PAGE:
Dallas punk band Sloth Fist just wants to have fun

Sloth Fist stands in front of a club wall

Sloth Fist 
Photo: Vera “Velma” Hernandez

There’s being in the moment, and then there’s Sloth Fist.

“I have the attention span of a gnat, so most of my lyrics are based on whatever my pea-brain latches onto at any given moment,” Sloth Fist songwriter/vocalist Eric Daniels said via email.

While the inspiration might be evanescent, there’s no denying Sloth Fist’s pungent, breakneck, punk-streaked rock makes an indelible impression that’s hard to shake. It’s the sort of music you crank to ear-bleeding levels and throw yourself into the walls and furniture to properly appreciate.

The band — along with Daniels, Sloth Fist is comprised of drummer Rafael Genovez, bassist Marc Maxey and guitarists Matt Thomas and Cody Shavers — will bring its kinetic style to Deep Ellum’s Three Links on July 3, opening for Jerk!

Daniels cites the Norwegian group Turbonegro as a primary influence, but also admits Sloth Fist is the sum of its parts: “We don’t aim to emulate anyone or anything specifically, but rather, we aim to create something interesting by combining all of our various influences.”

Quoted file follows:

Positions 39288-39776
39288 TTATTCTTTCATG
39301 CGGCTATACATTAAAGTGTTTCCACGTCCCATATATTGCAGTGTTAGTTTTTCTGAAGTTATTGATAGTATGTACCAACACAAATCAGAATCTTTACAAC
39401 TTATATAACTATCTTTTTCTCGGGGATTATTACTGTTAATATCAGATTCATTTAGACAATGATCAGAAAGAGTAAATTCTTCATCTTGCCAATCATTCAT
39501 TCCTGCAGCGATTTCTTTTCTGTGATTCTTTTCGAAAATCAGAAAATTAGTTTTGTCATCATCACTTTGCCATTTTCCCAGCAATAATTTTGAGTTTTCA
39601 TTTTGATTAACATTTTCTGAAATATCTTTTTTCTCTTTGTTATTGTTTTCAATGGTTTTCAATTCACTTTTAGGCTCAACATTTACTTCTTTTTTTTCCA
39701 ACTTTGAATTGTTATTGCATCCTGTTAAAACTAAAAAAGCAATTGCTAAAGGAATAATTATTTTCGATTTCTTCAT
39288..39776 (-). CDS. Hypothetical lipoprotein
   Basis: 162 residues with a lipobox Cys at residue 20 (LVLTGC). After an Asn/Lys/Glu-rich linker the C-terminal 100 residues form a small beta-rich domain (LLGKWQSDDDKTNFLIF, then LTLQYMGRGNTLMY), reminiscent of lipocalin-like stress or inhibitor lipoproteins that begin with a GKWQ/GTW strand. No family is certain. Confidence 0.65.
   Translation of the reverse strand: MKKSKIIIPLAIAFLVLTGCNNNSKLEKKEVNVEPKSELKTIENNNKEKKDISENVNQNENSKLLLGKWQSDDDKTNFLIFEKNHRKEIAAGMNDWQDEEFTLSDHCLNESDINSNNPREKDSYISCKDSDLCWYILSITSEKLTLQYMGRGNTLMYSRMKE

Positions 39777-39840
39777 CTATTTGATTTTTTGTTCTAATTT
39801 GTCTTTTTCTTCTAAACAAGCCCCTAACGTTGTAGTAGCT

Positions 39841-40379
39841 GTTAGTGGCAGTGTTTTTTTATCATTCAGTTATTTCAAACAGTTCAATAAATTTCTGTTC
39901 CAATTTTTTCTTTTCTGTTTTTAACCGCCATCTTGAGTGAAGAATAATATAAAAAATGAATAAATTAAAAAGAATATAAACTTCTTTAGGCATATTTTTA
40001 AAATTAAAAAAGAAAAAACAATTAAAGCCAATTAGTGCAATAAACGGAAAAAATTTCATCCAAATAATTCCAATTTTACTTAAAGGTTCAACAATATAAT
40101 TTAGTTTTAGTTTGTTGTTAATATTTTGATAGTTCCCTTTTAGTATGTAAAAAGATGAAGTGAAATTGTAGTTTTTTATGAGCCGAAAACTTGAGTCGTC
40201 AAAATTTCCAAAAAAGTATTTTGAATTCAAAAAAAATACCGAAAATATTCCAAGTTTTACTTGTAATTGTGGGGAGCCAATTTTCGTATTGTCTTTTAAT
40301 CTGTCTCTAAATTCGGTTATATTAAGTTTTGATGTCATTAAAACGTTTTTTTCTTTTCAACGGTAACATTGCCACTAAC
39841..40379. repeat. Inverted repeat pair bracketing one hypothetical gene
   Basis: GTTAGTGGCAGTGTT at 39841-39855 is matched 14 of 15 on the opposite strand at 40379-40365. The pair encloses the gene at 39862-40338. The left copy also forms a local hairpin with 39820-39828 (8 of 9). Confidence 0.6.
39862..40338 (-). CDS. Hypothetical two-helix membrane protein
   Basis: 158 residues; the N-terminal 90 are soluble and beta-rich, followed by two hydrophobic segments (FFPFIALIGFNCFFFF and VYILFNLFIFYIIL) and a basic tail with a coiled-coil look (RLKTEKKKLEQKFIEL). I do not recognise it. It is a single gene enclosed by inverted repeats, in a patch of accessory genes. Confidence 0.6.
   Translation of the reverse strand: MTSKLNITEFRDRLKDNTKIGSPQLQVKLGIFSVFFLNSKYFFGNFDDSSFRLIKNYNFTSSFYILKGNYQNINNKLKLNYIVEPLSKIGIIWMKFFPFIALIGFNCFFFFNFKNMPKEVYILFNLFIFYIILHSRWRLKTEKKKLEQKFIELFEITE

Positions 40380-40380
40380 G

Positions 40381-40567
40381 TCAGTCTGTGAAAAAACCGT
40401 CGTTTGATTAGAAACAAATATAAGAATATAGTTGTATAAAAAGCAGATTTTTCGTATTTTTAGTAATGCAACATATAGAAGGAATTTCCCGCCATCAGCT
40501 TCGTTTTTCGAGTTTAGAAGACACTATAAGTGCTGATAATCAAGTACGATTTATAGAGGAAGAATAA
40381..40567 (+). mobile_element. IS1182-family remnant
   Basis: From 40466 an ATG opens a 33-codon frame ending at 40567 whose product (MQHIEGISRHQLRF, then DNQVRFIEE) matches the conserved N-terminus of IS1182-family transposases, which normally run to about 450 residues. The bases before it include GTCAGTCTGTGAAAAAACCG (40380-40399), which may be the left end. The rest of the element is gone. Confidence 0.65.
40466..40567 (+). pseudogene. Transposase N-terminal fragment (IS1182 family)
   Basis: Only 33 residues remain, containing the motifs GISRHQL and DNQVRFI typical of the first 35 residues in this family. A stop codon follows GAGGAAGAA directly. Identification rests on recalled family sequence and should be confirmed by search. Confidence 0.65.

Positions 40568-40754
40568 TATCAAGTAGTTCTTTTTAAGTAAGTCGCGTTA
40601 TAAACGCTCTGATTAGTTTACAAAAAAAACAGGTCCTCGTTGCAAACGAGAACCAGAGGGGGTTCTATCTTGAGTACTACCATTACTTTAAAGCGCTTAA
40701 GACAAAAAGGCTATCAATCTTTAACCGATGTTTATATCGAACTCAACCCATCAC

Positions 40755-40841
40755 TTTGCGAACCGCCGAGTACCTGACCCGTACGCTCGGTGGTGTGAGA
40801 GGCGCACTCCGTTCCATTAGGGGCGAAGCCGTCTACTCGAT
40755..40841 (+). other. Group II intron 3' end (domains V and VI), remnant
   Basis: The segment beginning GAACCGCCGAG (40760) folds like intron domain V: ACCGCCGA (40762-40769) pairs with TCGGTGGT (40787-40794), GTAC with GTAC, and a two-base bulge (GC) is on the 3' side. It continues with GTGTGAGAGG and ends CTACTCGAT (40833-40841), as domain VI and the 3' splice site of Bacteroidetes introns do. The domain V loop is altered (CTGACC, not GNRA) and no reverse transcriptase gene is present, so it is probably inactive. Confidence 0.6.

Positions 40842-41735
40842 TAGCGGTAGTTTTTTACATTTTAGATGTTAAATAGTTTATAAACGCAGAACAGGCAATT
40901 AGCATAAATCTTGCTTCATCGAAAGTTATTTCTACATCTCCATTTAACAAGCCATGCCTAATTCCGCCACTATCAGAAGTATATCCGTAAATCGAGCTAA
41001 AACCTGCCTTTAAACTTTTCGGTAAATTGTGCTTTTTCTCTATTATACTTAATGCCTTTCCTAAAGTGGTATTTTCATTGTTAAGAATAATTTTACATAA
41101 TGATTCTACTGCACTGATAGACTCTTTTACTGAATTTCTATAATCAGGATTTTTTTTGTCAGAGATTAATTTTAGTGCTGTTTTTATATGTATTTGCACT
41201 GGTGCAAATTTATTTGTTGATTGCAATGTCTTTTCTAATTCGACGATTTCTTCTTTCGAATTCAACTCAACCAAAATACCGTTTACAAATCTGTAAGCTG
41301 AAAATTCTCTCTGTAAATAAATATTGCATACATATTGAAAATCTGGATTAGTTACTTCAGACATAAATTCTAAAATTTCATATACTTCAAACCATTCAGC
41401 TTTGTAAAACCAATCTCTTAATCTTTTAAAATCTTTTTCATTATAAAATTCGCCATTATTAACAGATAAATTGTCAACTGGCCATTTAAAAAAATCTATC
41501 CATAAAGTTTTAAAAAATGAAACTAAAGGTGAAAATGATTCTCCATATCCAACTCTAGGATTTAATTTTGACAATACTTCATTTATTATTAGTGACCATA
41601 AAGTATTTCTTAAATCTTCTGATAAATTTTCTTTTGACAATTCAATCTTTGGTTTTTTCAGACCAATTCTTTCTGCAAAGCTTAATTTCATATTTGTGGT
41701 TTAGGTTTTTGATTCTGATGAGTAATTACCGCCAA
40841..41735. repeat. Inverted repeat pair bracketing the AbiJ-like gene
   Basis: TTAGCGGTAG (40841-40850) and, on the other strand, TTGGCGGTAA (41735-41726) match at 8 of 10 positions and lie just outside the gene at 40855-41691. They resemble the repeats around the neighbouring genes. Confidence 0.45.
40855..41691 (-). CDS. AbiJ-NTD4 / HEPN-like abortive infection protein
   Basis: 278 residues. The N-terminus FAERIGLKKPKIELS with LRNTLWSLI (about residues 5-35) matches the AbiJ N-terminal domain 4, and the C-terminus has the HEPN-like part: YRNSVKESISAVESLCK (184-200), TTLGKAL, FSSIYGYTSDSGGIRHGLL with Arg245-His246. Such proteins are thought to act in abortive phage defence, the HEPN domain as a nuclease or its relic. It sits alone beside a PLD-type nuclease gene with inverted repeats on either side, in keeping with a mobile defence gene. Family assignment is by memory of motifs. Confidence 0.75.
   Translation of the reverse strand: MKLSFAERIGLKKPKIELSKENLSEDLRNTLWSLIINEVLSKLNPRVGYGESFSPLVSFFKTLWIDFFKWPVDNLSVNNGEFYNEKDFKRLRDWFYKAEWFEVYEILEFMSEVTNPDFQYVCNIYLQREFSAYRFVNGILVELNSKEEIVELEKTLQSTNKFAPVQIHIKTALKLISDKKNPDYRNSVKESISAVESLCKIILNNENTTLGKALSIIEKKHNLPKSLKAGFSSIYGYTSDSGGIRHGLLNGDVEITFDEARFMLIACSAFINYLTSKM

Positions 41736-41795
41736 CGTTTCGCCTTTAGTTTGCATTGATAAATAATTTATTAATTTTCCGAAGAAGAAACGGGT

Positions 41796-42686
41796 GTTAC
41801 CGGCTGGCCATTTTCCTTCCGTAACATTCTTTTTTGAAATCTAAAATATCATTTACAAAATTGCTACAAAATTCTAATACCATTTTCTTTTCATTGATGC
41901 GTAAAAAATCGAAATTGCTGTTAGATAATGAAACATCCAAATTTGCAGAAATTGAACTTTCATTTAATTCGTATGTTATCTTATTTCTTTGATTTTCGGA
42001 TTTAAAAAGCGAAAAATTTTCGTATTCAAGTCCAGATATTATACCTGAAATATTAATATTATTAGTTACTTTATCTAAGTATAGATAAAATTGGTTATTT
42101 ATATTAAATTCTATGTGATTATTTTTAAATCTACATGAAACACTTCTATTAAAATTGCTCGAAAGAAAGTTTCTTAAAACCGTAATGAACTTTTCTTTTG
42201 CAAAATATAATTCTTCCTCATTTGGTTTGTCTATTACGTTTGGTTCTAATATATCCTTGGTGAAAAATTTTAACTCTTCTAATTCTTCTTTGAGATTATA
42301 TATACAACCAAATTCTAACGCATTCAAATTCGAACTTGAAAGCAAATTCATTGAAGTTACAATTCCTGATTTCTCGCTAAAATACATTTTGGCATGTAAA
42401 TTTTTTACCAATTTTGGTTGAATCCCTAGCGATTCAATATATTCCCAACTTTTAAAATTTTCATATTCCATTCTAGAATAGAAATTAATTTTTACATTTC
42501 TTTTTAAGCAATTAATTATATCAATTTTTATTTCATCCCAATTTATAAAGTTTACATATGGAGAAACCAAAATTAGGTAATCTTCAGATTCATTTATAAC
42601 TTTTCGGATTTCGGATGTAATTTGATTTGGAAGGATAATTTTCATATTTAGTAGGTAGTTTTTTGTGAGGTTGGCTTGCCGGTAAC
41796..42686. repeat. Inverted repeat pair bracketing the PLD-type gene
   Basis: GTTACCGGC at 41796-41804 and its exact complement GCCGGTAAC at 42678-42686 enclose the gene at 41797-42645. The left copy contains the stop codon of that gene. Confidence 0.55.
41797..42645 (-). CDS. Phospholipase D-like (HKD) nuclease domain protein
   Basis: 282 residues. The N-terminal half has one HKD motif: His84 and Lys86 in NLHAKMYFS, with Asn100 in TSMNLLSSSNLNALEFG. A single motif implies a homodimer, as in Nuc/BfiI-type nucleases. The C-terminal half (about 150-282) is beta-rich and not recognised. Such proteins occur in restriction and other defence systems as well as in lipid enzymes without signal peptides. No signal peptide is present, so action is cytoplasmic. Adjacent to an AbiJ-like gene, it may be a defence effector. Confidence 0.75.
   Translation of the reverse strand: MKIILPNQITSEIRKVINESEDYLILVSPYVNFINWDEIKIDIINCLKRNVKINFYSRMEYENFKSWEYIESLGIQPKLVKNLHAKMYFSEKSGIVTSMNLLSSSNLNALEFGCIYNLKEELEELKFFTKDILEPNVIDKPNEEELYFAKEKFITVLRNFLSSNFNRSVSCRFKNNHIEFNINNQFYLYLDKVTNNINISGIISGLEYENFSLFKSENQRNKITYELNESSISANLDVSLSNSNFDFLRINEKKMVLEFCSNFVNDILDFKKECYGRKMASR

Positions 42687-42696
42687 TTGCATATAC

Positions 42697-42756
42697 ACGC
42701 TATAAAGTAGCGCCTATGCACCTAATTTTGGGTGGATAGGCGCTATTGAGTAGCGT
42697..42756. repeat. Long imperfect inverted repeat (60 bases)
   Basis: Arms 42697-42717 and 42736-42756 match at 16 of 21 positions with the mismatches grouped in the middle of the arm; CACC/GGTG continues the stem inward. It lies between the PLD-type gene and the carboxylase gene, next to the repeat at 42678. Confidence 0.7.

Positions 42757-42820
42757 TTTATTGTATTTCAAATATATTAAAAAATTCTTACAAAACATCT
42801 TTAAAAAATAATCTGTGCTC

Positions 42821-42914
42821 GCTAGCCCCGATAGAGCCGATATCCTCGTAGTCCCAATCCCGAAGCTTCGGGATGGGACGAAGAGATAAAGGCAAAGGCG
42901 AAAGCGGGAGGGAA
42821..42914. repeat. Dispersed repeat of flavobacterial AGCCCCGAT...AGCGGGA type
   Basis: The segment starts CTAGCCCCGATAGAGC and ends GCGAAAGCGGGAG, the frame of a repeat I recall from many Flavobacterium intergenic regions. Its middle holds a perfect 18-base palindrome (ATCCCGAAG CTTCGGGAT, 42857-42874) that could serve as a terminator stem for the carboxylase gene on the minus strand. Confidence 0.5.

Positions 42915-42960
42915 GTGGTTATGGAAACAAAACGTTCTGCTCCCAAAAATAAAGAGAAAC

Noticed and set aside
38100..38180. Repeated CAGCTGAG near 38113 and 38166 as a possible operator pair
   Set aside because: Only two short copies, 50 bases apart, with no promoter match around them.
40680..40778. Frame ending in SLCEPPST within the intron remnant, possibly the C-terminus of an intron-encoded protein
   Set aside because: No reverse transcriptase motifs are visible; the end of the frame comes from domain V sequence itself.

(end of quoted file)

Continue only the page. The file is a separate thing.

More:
The band made its recorded debut with the 2018 EP Live Slow, Die Whenever, followed that with 2020’s Mothman is Real, and is preparing to release a new EP, Bombs Away, later this year. (“During all of this, we are still continuously writing new material, as we’ve never been the types to rest on our laurels,” Daniels said via email.)

Ultimately, according to Daniels, whether it’s live or on record, Sloth Fist wants those who encounter them to leave feeling just a little bit better. To put it another way: Listeners should try to be in the moment, and share in the band’s joy.

“Honestly, I’m just stoked when anyone listens at all,” he said via email. “I hope they have fun listening, because that was always the intention when we write and record. We’re not penning profound anthems that will warp generations — I’m writing songs about cryptids [animals that may or may not exist], Nic Cage films, and my own mental health struggles. The former are meant to just be fun songs; the latter are just a cheap form of therapy for myself.”

Preston Jones is a North Texas freelance writer and regular contributor for KXT. Our work is made possible by our generous, music-loving members. If you like how we lift up local music, consider becoming a KXT sustaining member right here.